The iPod touch was announced last September to moderate fanfare. Described as an iPhone without the phone (also without a camera, speaker, or any audio input), it was mainly promoted for its ability to play music, widescreen videos (including YouTube), and to connect to the wireless iTunes store. I received an iPod touch as a gift from Small Dog Electronics, and as I’ve written before I greatly enjoy it. I’ve downloaded many apps from the iTunes App Store which has made it a very valuable addition to my digital toolbox.

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One of the less-heralded features of the iPod touch and iPhone is their ability to play video out to a television. This means you can use the iPod touch / iPhone to play widescreen videos, show photo sideshows, even play YouTube videos and other H.264 Quicktime videos on your large flat panel TV. It’s like a portable AppleTV.

Well, almost. The AppleTV has more engaging photo viewing options. Also, you can rent high def videos directly from the AppleTV, which you can’t do on an iPhone / Touch. The AppleTV has much higher storage capacity, wirelessly connects to your iTunes library, works as a Airtunes base station, can automatically (and wirelessly) handle downloads of TV shows and movie purchases / rentals, and has higher resolution than the iPhone / Touch (720p vs 547p). It’s always connected to the TV, with your media ready to go.

You have to manually transfer movies, TV shows, etc from your computer to the iPhone / Touch, and then connect it to the TV. It’s not difficult to do, but many prefer the simplicity and “always on, always connected” convenience of the AppleTV.

I’d prefer an AppleTV to play all my iTunes content in my living room, but since I already own the Touch that’s what I am using. The iPod touch is connected to an inexpensive Denon AV receiver with the Apple Component AV Cable kit. The receiver sends the signal to my television. Previously I simply had a stereo cable connected to my receiver for the iPod, for listening to music. See photos of the stereo cable connection plugged into the receiver here.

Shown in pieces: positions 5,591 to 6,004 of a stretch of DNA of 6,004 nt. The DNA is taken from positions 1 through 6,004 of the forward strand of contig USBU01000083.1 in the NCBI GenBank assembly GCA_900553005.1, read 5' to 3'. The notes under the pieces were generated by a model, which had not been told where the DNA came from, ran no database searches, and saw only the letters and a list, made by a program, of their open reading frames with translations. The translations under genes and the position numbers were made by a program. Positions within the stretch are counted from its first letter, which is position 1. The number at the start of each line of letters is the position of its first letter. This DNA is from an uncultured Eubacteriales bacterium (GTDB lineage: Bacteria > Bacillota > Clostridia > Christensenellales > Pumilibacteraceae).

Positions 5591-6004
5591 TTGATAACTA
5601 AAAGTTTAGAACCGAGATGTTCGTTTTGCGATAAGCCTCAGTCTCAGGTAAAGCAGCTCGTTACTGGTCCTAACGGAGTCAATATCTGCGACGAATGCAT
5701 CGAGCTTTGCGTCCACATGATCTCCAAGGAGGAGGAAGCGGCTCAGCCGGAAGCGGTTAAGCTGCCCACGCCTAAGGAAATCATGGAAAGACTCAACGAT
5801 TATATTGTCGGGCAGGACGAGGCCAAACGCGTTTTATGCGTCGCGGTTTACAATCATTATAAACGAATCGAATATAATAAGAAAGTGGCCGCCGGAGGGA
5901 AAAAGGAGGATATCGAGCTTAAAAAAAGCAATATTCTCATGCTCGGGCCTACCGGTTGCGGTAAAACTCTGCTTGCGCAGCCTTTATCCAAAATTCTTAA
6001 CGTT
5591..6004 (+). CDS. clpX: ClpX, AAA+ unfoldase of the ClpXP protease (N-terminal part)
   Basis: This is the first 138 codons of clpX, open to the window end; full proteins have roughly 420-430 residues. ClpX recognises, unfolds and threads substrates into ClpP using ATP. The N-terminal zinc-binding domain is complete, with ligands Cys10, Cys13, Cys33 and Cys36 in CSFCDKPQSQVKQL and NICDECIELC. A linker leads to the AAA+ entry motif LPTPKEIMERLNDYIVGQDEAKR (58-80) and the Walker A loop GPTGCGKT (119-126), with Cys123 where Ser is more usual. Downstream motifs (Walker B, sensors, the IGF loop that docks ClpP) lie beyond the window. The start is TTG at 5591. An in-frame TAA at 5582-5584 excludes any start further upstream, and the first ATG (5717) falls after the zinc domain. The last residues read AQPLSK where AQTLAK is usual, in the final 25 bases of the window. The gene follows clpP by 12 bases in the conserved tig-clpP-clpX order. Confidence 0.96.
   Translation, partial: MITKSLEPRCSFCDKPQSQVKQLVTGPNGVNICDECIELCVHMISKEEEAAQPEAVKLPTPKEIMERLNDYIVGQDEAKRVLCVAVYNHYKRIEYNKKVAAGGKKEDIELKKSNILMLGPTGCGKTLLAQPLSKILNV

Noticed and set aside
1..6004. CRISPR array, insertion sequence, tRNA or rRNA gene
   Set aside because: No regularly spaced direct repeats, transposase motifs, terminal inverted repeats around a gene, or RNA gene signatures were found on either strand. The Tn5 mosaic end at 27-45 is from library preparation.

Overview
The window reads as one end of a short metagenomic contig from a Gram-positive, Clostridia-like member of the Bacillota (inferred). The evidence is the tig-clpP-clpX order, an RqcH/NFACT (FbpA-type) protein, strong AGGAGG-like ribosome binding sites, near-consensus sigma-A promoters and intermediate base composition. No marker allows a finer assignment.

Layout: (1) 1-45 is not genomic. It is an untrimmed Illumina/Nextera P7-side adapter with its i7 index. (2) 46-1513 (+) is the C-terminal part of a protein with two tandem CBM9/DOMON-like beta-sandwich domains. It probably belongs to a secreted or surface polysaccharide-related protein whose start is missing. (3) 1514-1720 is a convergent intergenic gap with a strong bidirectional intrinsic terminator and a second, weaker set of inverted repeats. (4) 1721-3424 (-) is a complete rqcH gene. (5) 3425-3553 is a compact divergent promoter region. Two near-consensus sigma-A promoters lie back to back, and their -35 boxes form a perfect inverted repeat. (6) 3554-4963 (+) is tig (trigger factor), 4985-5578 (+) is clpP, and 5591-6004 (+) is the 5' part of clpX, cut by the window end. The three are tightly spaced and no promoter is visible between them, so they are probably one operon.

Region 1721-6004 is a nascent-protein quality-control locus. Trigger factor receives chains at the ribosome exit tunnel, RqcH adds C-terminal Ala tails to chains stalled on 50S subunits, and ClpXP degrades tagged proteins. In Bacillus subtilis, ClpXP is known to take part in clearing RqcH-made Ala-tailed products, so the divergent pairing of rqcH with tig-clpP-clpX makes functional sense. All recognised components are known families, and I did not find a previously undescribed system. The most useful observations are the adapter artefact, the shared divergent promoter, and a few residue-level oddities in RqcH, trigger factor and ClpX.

And plugged into the iPod’s headphone port here.

I am now using the Apple Component AV Cable kit ($49.99) for this. It features high-quality component video cables with stereo cables for the audio. Component video has red, green, and blue plugs and is common on modern televisions and AV receivers. The stereo cable has the familiar red and white plugs. The Apple Component AV Cable kit only works with 3rd generation iPod nano, iPod touch, and iPhone. Video resolution tops out at 547p, which looks surprisingly good on my 42” Sharp HDTV.

You can see the Apple Component AV Cable plugged in here.

And here.

And with a YouTube video.

I don’t yet own an Apple Universal Dock. This would allow me to use an Apple remote to control video playback. Note that the Apple Universal Dock is different from the older iPod Universal Dock, but they look almost identical.

Apple also sells a composite video cable kit. Composite uses a single yellow video cable. Note that you can’t use the Apple Composite Video cable kit with the iPhone / Touch / 3rd Gen nano, UNLESS you use it with the Apple Universal Dock. It’s confusing. Here’s a chart that might help.

So, with the basic Apple Component AV Cable kit I’m able to watch TV shows, movies, and music videos from my iTunes library on my television. I can also share YouTube clips and photo slideshows. Further, since the AV Cable kit connects to the iPod’s dock connector, I get much higher quality, level line-out audio from the iPod into the receiver. I appreciate this by itself.

This solution is not as elegant as the AppleTV, nor quite as full-featured; if I didn’t already own the Touch, I’d probably get an AppleTV. But for $49.99, this is a more than adequate way to bring my iTunes content into the living room.

Apple Component AV Cable kit – it’s $49.99 with free shipping for the next week. Works with iPod touch, iPhone, and 3rd gen iPod nano!

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